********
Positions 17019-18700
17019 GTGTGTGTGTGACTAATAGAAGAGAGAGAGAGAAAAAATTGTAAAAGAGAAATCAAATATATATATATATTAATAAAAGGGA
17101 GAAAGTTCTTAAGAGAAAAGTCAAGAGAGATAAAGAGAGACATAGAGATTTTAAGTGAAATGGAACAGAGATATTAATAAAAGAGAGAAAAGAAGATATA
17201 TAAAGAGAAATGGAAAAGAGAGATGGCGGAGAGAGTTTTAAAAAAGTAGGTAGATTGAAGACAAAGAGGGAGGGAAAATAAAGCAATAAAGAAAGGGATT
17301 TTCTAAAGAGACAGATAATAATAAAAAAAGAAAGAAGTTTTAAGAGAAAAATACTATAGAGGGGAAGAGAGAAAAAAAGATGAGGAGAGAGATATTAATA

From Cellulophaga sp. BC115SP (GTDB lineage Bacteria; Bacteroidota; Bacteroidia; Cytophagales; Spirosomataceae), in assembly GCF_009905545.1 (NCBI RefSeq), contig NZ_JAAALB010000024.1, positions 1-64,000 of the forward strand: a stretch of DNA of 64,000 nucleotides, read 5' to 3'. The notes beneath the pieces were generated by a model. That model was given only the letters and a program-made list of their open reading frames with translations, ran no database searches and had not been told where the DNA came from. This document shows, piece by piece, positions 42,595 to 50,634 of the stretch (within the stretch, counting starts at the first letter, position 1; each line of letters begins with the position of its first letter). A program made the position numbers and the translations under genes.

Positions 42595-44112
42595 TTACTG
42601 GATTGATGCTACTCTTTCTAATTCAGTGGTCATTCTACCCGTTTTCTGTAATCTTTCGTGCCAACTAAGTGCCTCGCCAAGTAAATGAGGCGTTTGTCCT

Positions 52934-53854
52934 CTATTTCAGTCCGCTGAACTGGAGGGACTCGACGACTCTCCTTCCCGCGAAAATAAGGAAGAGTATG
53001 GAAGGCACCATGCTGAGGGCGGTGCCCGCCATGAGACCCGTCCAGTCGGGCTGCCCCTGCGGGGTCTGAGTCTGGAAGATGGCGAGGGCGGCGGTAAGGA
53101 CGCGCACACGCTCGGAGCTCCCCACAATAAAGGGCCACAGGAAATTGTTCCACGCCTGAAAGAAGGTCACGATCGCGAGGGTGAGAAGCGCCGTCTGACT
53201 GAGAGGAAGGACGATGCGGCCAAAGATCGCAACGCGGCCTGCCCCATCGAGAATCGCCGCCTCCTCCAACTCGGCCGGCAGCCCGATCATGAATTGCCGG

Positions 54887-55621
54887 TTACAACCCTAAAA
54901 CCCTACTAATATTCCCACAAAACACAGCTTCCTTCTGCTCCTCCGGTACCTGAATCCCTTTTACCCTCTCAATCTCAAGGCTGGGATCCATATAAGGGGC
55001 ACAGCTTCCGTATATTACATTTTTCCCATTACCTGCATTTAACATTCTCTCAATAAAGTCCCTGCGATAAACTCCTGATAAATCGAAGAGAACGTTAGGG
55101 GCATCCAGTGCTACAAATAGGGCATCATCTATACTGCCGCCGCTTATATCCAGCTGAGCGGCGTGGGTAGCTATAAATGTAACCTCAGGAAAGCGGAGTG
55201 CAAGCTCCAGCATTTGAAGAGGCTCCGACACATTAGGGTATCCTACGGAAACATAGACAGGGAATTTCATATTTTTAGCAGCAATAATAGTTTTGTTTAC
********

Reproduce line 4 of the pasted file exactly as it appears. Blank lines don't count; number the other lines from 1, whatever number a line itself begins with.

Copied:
17201 TAAAGAGAAATGGAAAAGAGAGATGGCGGAGAGAGTTTTAAAAAAGTAGGTAGATTGAAGACAAAGAGGGAGGGAAAATAAAGCAATAAAGAAAGGGATT